IPSec VPN Host to Host on Ubuntu 14.04 with strongSwan

After spending a crazy amount of time trying to find something up to date regarding network security and host to host VPN I decided to write something which will hopefully be useful to other people in the same situation.

Setting up a host to host IPSec connection between two or more hosts running Ubuntu isn’t always a simple process. We want encryption to protect all the communication between two hosts and for this tutorial we will be using what I feel to be the simplest method of using Pre-shared Keys (PSK).

Remember that we’re creating a transport IPSec VPN and not a network to network VPN, we only want two or more hosts having encrypted conversations between them.

Why would you want to have a VPN running inside your network? Well possible use cases include:

  • You want to prevent the use of packet sniffing to discover network traffic
  • There are governance reasons why you must make two hosts communicate securely
  • You want to make sure that two or more hosts are having TCP and UDP communications which aren’t being tampered with

For this tutorial I will assume the following:

  • You have at least two Ubuntu 14.04 devices which you want to encrypt communications between (named Red and Blue in these examples)
  • These devices can access each other without any NAT in the way (NAT adds an additional layer of complexity for VPNs like this)
  • You want a comparatively quick and easy IPSec configuration so you want to use pre-shared keys (PSK) for authentication
    We want some assurance that things will be secure so we’ll be using Suite B assured cryptography for IPSec

In my example the servers I’m connecting together look like the below, they don’t have to be on the same subnet but as I mentioned above this method will not work with NAT.

Red Server IP 192.168.100.100/24
Blue Server IP 192.168.100.200/24

Instructions – Red Server

Firstly SSH onto your first server as normal and install the following dependancies:

apt-get install ipsec-tools strongswan-starter

Now we need to create the actual crypto maps which we’ll be using, so edit the IPSec configuration file on the Red:

nano /etc/ipsec.conf

And fill in the following with the details pertinent to your network at the end of that file, e.g. IP address:

conn red-to-blue
    authby=secret
    auto=route
    keyexchange=ike
    left=192.168.100.100
    right=192.168.100.200
    type=transport
    esp=aes128gcm16!

Now create the file which holds the PSKs

nano /etc/ipsec.secrets

Populate like the following with your IP datails (warning each element in this file should be separated by a space NOT a tab):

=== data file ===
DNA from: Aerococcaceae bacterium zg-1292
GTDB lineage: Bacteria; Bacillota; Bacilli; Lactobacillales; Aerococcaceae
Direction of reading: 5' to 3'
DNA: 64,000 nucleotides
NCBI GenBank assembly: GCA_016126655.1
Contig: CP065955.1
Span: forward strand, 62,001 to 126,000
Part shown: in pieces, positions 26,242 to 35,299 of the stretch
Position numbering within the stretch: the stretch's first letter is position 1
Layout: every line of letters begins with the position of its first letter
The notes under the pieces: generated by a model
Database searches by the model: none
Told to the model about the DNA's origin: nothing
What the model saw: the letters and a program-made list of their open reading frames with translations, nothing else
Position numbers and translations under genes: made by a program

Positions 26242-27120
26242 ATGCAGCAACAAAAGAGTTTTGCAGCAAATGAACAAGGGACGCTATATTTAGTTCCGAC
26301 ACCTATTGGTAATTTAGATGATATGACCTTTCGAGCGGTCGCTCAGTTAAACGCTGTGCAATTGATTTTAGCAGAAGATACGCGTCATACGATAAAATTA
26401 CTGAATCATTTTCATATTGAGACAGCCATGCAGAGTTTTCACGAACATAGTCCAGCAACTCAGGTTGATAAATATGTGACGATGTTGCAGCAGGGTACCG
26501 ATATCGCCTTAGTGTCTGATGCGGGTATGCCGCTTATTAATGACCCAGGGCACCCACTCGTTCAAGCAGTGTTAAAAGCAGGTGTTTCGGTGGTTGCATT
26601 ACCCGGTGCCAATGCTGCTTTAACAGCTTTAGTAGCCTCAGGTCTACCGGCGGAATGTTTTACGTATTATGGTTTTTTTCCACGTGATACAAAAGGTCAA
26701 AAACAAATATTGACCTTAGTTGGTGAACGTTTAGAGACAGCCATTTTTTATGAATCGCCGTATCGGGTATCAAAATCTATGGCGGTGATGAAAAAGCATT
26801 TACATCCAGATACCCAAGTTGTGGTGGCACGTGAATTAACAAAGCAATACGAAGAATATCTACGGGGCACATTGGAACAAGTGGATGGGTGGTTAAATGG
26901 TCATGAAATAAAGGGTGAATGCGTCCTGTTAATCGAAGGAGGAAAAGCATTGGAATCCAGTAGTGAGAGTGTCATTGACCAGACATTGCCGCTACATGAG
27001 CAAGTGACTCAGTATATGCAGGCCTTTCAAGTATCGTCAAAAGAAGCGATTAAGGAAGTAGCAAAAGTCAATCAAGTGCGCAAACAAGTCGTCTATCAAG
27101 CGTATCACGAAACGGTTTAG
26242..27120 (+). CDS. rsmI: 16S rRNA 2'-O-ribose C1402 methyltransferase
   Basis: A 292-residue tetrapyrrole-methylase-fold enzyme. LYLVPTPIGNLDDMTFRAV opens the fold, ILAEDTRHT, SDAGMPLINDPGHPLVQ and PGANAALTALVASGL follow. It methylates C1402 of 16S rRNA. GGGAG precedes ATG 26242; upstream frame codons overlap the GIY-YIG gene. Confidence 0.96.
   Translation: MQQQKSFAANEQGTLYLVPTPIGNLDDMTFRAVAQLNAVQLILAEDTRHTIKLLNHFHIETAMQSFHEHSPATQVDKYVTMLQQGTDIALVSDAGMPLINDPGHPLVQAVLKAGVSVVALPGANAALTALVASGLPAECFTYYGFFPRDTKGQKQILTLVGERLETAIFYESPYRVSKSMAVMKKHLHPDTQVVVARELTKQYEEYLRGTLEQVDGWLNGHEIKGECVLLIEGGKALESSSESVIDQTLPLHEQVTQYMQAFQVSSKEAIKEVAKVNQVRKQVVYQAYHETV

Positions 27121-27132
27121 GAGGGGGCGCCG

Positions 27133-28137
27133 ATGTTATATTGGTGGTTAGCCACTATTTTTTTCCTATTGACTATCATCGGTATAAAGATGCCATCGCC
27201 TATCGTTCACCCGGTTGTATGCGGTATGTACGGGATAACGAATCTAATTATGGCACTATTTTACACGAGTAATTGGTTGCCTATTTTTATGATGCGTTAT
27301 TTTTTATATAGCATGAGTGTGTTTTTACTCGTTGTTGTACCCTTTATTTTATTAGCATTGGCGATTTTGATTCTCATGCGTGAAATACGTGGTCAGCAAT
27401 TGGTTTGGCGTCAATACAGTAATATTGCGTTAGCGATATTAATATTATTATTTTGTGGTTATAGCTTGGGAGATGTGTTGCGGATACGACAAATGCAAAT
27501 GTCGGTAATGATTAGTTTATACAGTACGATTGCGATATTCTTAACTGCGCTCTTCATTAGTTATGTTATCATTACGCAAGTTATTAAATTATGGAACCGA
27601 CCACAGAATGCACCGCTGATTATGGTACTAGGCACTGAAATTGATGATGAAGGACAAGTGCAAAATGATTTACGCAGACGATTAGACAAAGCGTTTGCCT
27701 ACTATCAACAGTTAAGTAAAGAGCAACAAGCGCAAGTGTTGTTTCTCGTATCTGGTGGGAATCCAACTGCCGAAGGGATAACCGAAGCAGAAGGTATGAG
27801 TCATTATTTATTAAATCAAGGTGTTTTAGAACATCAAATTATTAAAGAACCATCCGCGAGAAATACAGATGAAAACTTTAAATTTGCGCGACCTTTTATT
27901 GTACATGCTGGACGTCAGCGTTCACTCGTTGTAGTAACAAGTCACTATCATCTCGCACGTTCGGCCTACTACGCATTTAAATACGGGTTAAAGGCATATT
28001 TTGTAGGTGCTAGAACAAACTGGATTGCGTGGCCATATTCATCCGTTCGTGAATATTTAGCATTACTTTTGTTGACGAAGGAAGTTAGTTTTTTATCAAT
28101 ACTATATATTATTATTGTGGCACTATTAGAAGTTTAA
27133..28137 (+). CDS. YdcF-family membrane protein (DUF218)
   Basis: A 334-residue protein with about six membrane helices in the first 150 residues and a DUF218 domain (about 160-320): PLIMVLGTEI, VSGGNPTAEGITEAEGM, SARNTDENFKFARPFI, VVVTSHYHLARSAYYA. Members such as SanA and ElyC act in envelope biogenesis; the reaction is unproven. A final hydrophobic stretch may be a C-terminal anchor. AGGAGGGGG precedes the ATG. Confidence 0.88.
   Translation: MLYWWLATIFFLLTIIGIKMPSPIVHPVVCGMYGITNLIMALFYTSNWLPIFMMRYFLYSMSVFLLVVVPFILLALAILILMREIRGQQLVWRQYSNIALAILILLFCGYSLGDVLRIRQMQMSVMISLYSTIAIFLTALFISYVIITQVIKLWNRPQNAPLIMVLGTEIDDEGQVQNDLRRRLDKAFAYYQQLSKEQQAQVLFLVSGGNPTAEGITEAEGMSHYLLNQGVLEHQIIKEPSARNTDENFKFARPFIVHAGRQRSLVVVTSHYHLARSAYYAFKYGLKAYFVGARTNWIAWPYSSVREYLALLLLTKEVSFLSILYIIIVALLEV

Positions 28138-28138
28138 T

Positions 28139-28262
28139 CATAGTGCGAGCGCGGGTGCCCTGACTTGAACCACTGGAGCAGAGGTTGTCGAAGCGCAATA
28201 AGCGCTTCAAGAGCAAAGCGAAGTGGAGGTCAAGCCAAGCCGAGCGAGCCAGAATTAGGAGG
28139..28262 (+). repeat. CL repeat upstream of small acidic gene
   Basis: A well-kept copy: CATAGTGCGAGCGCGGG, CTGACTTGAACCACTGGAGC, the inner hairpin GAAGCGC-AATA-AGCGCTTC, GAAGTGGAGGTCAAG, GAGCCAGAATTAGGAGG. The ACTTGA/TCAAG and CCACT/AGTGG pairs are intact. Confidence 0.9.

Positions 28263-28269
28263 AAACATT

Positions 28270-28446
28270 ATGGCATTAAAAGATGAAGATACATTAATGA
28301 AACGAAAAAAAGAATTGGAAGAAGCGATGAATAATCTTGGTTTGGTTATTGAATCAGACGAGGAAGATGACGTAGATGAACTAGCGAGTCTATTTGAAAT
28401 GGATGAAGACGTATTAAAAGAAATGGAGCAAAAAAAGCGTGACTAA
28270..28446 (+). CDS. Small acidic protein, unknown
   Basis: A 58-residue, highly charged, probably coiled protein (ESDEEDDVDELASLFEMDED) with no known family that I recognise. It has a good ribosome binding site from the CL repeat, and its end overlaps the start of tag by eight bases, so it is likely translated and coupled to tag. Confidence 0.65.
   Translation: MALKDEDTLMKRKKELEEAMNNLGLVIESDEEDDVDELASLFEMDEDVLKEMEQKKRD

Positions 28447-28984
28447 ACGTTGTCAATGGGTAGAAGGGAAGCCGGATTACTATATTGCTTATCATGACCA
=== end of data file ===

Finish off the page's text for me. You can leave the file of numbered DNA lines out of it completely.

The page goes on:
192.168.100.100 192.168.100.200 : PSK "Your password here!"

Lets restart our IPSec:

ipsec restart

Then you should have something like the following:

Stopping strongSwan IPsec…
Starting strongSwan 5.1.2 IPsec [starter]…

If you type in:

ipsec statusall

You should see something like the following which means we’re looking healthy and ready to go.

Status of IKE charon daemon (strongSwan 5.1.2, Linux 3.13.0-24-generic, x86_64):
uptime: 98 seconds, since Jun 05 19:34:12 2015
malloc: sbrk 1486848, mmap 0, used 318864, free 1167984
worker threads: 11 of 16 idle, 5/0/0/0 working, job queue: 0/0/0/0, scheduled: 0
loaded plugins: charon test-vectors aes rc2 sha1 sha2 md4 md5 random nonce x509 revocation constraints pkcs1 pkcs7 pkcs8 pkcs12 pem openssl xcbc cmac hmac ctr ccm gcm attr kernel-netlink resolve socket-default stroke updown eap-identity addrblock
Listening IP addresses:
192.168.100.100
Connections:
red-to-blue: 192.168.100.100…192.168.100.200 IKEv1/2
red-to-blue: local: [192.168.100.100] uses pre-shared key authentication
red-to-blue: remote: [192.168.100.200] uses pre-shared key authentication
red-to-blue: child: dynamic === dynamic TRANSPORT
Routed Connections:
red-to-blue{1}: ROUTED, TRANSPORT
red-to-blue{1}: 192.168.100.100/32 === 192.168.100.200/32
Security Associations (0 up, 0 connecting):
none

Instructions – Blue Server

SSH onto this server as usual and do some very similar things as what we did on the Red server, other than some changes to IP addresses the rest is identical.

Make sure the necessary packages are installed:

apt-get install ipsec-tools strongswan-starter

Edit the ipsec.conf again:

nano /etc/ipsec.conf

And populate like the following, again bear in mind your IP addresses could be different and should be different than on our Red server, namely the left and right side of the tunnel:

conn blue-to-red
    authby=secret
    auto=route
    keyexchange=ike
    left=192.168.100.200
    right=192.168.100.100
    type=transport
    esp=aes128gcm16!

Now create the file which holds the PSKs

nano /etc/ipsec.secrets

Populate like the following with your IP datails (warning each element in this file should be separated by a space NOT a tab):

192.168.100.100 192.168.100.200 : PSK "Your password here!"

Lets restart IPsec:

ipsec restart

Testing our Tunnel

On the red server do the following and leave it running:

ping -s 4048 192.168.100.200

On the blue server run the following: